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US Treasury To Implement Unlawful Internet Gambling Act

by Glen Shapiro,, New York

18 November 2008

The United States Treasury Department and the Federal Reserve Board have announced the release of a joint final rule to implement the Unlawful Internet Gambling Enforcement Act (UIGEA) of 2006, which effectively blocks access to the lucrative US internet gambling market for offshore operators.

The Act prohibits gambling businesses from knowingly accepting payments in connection with unlawful internet gambling, including payments made through credit cards, electronic funds transfers, and checks.

The Board and the Treasury are required by the Act to develop a joint rule in consultation with the Department of Justice. The final rule requires US financial firms that participate in designated payment systems to establish and implement policies and procedures that are reasonably designed to prevent payments to gambling businesses in connection with unlawful Internet gambling.

According to the Treasury, for purposes of this rule, unlawful internet gambling generally would cover the making of a bet or wager that involves use of the internet and that is unlawful under any applicable federal or state law in the jurisdiction where the bet or wager is initiated, received, or otherwise made. Compliance with the rule is required by December 1, 2009.

The controversial legislation has effectively closed the door to the lucrative US gambling market to companies registered in foreign territories and offshore jurisdictions, such as Costa Rica, Gibraltar and Antigua and Barbuda, one of the largest offshore gaming domiciles with an estimated 537 gambling websites based there in 2007.

In March 2008, the European Commission announced that it has decided to launch an investigation into US legislation affecting foreign suppliers of internet gambling services, within the framework of its Trade Barriers Regulation (TBR), following a complaint lodged by the Remote Gambling Association (RGA) in December 2007. The European industry claims that the US should not be allowed to enforce gambling laws selectively against foreign suppliers with respect to services offered at a time when the US had WTO commitments permitting online gambling.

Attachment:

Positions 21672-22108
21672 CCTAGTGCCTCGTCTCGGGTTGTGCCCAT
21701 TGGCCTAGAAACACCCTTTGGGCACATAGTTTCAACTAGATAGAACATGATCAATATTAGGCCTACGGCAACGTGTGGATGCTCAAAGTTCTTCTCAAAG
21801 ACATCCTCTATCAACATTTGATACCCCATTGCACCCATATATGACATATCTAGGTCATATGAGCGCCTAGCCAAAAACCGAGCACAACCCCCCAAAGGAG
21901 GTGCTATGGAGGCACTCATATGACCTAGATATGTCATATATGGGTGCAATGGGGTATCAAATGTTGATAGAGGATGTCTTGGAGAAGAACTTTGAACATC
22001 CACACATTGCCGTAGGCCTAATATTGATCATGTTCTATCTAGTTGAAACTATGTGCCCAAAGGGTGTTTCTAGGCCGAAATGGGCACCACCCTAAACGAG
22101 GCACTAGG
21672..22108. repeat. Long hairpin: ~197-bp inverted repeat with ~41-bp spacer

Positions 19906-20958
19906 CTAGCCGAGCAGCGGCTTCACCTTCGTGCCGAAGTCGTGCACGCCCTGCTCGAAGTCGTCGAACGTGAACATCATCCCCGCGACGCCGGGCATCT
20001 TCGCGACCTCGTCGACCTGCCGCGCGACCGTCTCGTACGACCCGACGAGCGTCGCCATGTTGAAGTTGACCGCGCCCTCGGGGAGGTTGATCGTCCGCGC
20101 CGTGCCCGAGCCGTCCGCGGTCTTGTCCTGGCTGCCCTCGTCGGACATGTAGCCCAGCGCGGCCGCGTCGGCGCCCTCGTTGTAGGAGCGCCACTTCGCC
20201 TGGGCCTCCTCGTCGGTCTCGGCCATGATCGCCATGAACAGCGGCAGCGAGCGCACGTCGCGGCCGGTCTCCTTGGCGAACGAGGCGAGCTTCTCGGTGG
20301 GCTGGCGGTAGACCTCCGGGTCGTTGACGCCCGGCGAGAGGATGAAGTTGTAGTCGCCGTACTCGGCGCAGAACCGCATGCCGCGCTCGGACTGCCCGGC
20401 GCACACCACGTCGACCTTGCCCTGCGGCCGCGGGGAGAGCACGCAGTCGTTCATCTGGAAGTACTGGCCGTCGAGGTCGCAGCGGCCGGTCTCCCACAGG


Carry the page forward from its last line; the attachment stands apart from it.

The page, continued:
The European e-gaming industry argues that the United States measures violate Articles XVI (market access) and XVII (national treatment) of the GATS (General Agreement on Trade in Services). All EU suppliers of remote gambling services have now withdrawn from the US market in anticipation of the adoption of the UIGEA.

The European Commission's complaint and investigation are separate from the compensation package that the EU and US agreed upon in December 2007, following the loss of trade opportunities in the US gambling sector as a result of the US intention to withdraw its GATS commitments on gambling. Under this package the World Trade Organisation allowed Antigua and Barbuda to impose USD21m worth of retaliatory measures against the US, although this is considered to be a drop in the ocean compared to the billions in revenue the island may lose as a result of the US legislation. Antigua had initially asked for USD3.4bn in damages. The European Commission accepted the US offer of openings in other sectors as compensation, such as in the US postal and courier market and storage and warehouse sectors.

However, the American Bankers Association (ABA) told Congress in April that the regulations imposed by the UIGEA are 'burdensome and unworkable', and have little chance of actually stopping illegal internet gambling.

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